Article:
Theoretical because I will assume that everyone uses the tools at their disposal and uses them well. I’m also going to assume that we have access to secondary data from a large number of applications. And we know that in most cases both of these assumptions are false.
Number of emails received, number of attachments or shared documents.
Number of emails for which you are the only recipient, for which you are a main recipient, for which you are a copy.
Number of invitations received.
Number of “spontaneous” meetings (you are contacted by video or audio without a meeting having been scheduled).
Number of messages (chat) received. Individual or collective.
Number of tasks assigned to the person. By him or by others. In the different tools used for this in the business
Processing of flows
Number of emails read, answered (and therefore those that are not read or are read without giving rise to an action).
Number of tasks completed (and therefore remaining)
Number of received documents read and/or edited. (and therefore those that are not processed).
Participation in the business’ social network: messages posted, read, commented.
The same as incoming flows but when the person is the sender.
Nothing more than network discovery but it is about discovering the work flows in the business, which are the preferential and usual circuits, the “exceptional” circuits (when the person has a problem?) if they are individual or mass exchanges (many people copied or participants to a discussion etc.)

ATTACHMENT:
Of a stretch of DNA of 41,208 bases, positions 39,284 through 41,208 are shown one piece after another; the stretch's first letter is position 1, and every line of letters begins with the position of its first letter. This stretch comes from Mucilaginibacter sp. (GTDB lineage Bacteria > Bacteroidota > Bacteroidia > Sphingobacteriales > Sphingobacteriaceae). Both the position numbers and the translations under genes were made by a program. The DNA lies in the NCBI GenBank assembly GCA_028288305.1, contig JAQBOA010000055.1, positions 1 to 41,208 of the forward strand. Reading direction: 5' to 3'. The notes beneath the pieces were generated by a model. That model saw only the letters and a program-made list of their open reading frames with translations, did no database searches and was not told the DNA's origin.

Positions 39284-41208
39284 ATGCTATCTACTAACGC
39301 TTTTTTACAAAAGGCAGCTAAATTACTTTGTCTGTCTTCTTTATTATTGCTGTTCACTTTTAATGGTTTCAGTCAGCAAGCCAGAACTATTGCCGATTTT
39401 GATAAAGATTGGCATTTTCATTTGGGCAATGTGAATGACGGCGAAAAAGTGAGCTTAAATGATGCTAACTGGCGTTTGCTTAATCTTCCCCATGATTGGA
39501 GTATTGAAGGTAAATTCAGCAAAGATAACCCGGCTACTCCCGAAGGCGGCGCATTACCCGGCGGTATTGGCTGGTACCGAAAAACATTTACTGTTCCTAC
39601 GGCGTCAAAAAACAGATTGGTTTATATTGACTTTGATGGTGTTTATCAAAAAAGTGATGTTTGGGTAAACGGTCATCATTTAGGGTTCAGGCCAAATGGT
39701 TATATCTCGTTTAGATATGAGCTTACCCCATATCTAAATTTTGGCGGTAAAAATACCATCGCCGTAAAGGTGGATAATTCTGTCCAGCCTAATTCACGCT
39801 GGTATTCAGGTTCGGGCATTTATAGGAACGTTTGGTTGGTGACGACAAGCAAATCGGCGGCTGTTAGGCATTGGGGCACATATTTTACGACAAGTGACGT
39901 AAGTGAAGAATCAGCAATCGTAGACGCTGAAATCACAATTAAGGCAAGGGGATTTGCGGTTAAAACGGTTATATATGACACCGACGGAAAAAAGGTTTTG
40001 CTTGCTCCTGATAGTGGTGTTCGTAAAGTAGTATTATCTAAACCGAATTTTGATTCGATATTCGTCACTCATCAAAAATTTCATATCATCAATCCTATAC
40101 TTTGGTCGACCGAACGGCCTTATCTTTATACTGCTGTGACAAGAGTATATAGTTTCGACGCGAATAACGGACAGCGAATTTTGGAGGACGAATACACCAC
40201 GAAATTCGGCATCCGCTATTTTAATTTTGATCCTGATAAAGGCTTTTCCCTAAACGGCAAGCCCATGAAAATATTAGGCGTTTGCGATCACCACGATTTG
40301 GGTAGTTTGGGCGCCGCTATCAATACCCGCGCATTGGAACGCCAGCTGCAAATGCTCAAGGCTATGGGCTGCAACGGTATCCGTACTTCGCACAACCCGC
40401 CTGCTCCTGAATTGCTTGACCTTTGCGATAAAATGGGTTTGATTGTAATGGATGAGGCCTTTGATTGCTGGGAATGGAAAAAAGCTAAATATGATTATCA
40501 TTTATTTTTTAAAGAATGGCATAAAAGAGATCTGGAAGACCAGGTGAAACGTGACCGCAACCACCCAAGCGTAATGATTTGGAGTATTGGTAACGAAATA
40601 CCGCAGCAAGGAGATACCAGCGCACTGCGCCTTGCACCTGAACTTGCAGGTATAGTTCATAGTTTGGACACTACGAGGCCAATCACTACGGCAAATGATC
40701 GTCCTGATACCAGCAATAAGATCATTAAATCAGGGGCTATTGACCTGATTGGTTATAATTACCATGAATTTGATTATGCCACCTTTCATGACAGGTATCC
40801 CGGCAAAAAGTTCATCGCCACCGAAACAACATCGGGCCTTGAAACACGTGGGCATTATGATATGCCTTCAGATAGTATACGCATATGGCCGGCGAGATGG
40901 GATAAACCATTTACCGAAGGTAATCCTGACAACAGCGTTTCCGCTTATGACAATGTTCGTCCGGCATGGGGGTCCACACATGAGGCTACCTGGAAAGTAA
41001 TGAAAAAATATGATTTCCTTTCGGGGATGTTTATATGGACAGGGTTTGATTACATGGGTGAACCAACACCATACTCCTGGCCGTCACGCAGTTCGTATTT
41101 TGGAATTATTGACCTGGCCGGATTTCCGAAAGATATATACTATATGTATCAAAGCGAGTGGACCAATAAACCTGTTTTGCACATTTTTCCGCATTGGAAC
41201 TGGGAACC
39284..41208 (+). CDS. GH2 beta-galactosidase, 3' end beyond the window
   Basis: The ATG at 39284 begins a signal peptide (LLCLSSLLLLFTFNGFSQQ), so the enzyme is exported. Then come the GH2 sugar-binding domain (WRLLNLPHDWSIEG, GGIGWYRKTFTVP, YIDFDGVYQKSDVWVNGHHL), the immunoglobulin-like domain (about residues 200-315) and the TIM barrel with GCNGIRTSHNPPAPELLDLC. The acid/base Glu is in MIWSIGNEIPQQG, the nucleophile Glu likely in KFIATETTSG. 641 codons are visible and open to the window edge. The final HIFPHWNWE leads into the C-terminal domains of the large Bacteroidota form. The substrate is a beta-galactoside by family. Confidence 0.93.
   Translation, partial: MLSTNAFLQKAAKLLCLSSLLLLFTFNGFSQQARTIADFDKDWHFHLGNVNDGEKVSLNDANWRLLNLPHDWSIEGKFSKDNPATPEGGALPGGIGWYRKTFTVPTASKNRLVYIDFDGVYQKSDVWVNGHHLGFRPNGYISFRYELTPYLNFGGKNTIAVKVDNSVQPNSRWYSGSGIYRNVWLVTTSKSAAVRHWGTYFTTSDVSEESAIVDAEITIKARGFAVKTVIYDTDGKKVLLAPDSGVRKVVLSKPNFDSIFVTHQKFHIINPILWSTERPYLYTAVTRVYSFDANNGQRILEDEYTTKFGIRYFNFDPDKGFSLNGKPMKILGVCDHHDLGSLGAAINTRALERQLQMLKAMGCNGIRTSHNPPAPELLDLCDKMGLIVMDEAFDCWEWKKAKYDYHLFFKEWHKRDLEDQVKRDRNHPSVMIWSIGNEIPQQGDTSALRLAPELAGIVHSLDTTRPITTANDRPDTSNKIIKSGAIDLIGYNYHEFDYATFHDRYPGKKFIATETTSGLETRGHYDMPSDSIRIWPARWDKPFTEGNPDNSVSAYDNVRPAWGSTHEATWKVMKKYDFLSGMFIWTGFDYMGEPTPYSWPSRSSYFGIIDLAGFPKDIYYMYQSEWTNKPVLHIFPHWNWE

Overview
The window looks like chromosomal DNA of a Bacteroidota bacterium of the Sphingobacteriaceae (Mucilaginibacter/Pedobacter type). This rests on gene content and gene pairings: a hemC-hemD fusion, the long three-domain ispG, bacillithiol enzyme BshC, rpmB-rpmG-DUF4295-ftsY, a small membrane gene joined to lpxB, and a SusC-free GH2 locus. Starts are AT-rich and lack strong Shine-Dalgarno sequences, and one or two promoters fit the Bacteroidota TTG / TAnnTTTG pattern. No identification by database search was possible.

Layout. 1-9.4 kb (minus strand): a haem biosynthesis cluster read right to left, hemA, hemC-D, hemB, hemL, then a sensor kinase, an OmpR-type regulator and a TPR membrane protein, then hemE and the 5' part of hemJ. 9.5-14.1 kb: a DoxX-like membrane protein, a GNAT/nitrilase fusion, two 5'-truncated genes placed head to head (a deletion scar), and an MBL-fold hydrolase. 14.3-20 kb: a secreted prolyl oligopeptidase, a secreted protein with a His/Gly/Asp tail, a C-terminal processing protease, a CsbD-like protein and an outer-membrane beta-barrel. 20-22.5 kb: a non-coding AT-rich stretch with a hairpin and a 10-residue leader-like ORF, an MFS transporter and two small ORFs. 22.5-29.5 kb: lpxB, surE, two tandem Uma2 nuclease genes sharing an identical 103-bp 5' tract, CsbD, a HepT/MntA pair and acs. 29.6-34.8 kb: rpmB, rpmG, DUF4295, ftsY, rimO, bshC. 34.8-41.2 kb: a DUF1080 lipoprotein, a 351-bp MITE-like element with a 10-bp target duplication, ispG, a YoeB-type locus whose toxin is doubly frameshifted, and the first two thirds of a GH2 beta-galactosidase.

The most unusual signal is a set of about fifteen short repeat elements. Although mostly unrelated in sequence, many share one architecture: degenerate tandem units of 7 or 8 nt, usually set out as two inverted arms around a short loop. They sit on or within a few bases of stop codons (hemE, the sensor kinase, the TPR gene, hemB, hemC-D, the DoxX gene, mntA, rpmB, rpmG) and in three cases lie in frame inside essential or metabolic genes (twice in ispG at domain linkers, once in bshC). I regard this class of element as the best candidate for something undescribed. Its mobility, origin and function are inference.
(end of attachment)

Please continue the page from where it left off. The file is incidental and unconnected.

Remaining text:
There are two paths to explore.
The first one is about performance – I don’t need to explain to you that the objective is to detect all the places where the organization does not work smoothly. It is one thing for something to get stuck in one place, but it is another to understand why. Slow decisions? Lack of information to move forward? Too much work for one person or a team? Tendency of some to pass the monkey? Acute meeting fatigue? Lack of personnel?
Today, these are things that we perceive and report on, but that we do not know how to quantify or objectify, and above all, that we never treat in a systemic way, only at the individual level. So we might as well say that we don’t treat anything.
And since when we talk about workload, we are never far from mental load, this is also an opportunity to identify people who are subject to too much informational pressure, and therefore to too much implicit pressure.
The main problem in the so-called knowledge-based professions is that we only see problems (quality, meeting deadlines) when they happen, and for good reason: we can’t tell what people do or how they work.
Do they lack information? Are they penalized by slow decisions? Do overloaded people slow down the whole team? Do the right people have the right information? Is too much time wasted in meetings or processing unnecessary information? Is the information and mental load bearable?
So many things that we can quantify (or almost) today but that we don’t really do and even less to have a systemic answer to work organization problems.